GLANDORF — At 7 p.m. on June 25, a charter bus, pursued by village
vehicles with lights flashing, pulled up in front of Glandorf Village
Hall. No one in the village seemed alarmed, however. In fact, residents
turned out along the bus route and in and around the municipal building,
full smiles in place and arms outstretched as 54 visitors from
Glandorf, Germany strode down the bus steps.
Vice Mayor Hubert Pohler presented Glandorf, Ohio Mayor Gene Warnecke
with a commemorative book. In turn, Warnecke presented Pohler with a key
to the Putnam County village. The band, The Village Idiots, played and
food and beverages were consumed shortly thereafter.
Warnecke, many families still trace their roots back to Glandorf,
Germany. In 1975, a group of local residents, with the encouragement of
Pastor Raymond Seifert, of St. John the Baptist Church, traveled to
Germany to reconnect family ties. For almost 40 years there has been a
unique relationship between the two communities that are physically half
a world apart.
The last exchange was made three years ago when a
group from the Ohio village traveled to Germany. This year, the group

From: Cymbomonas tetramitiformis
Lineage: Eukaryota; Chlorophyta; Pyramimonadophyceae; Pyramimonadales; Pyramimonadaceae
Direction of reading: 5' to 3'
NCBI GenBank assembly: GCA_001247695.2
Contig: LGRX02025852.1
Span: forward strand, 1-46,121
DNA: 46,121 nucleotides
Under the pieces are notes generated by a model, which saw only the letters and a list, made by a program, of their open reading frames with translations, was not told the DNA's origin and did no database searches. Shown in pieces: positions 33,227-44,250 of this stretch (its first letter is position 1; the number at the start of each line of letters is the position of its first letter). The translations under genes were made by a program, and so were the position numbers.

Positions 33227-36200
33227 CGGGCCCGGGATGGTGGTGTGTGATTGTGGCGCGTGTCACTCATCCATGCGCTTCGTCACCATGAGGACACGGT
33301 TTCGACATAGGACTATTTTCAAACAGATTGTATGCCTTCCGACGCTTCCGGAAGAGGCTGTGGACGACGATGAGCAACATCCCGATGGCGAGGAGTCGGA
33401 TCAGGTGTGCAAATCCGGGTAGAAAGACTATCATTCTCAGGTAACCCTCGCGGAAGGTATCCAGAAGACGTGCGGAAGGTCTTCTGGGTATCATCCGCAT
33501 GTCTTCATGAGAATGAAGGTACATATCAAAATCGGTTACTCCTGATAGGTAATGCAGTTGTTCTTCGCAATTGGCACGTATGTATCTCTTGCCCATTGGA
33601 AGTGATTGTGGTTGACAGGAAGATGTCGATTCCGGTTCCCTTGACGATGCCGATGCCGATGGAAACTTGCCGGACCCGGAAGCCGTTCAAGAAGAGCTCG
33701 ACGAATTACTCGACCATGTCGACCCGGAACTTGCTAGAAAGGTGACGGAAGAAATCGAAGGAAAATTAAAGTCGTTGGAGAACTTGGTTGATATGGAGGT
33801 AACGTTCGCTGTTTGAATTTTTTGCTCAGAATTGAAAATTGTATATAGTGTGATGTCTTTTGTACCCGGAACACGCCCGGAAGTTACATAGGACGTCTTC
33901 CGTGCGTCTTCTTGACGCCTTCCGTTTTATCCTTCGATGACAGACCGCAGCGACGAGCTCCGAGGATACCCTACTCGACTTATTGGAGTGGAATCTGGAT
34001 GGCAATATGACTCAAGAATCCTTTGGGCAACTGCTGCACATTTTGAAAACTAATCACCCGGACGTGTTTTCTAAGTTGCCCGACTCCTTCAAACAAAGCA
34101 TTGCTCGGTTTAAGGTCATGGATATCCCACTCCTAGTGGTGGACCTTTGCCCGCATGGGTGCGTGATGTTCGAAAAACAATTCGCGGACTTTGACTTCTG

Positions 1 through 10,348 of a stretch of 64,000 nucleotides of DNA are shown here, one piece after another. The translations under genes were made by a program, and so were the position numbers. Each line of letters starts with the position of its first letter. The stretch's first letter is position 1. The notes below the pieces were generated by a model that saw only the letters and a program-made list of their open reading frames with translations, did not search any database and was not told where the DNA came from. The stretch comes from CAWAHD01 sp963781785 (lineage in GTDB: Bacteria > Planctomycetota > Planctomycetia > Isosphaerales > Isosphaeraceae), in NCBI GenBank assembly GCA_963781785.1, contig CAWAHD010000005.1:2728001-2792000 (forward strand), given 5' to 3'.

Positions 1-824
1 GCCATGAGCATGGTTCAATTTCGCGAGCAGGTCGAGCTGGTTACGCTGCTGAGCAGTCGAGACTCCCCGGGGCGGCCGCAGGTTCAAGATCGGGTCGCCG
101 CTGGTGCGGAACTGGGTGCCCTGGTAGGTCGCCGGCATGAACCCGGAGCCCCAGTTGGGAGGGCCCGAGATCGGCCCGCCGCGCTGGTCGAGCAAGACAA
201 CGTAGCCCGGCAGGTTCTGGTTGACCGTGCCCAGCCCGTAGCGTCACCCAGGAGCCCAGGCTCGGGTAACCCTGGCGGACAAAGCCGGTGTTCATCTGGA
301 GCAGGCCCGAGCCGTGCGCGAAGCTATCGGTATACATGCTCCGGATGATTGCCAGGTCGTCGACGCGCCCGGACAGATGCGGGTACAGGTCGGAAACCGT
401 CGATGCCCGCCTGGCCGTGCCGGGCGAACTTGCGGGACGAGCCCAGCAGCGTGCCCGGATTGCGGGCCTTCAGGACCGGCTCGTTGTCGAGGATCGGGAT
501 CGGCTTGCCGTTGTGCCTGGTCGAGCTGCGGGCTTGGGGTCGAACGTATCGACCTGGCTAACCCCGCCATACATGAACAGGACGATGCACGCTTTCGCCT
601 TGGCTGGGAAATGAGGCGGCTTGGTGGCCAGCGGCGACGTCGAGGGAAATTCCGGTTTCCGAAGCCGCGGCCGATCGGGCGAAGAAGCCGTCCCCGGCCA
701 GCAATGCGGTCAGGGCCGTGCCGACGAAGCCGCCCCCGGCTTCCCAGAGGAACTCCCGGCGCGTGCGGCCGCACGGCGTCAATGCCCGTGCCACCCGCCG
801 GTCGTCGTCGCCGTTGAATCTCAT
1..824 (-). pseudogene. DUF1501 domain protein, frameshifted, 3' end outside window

was led by Pohler. The 2014 trip was his ninth visit to Putnam County;
his first was in 1976 when the partnership was formed. Most of the
people who came with Pohler on this trip have not been here.
he acknowledged differences between the towns— for instance, lot sizes
are much bigger here—he said the similarities are dominant.
instance, Germans and Americans share an interest in soccer, one which
was emphasized on Saturday when local resident Beth Hempfling and her
family hosted a World Cup viewing.
“Was a fun party and the Germans were very happy to win 1-0,” said Hempfling.
Hempflings opened their home not only for the party but also for
visitors to stay in during the visit. Beth said she and her husband had
always wanted a son to join their four daughters, a boy they would have
named Andy. Ironically, from Wednesday to Sunday, 21-year-old Andreas
Toppmoller was part of their family.
Toppmoller and the other
German guests were able to walk the Putnam County Fair while stateside.
On Saturday, locals were invited to Glandorf Elementary School to listen
to stories recited in the Low German dialect.
“This was the
common language that was spoken by our German ancestors when they
immigrated to the United States in the early 1800s,” said Warnecke.
“Although Low German is no longer commonly spoken in Germany or the
U.S., there is a strong desire to preserve this once common language.”
The book that Pohler presented contained stories in Low German with an English translation for future generations.
“Now it’s Glandorf, Ohio’s turn to visit,” said Pohler. “We’ll be prepared. The invitation is there.”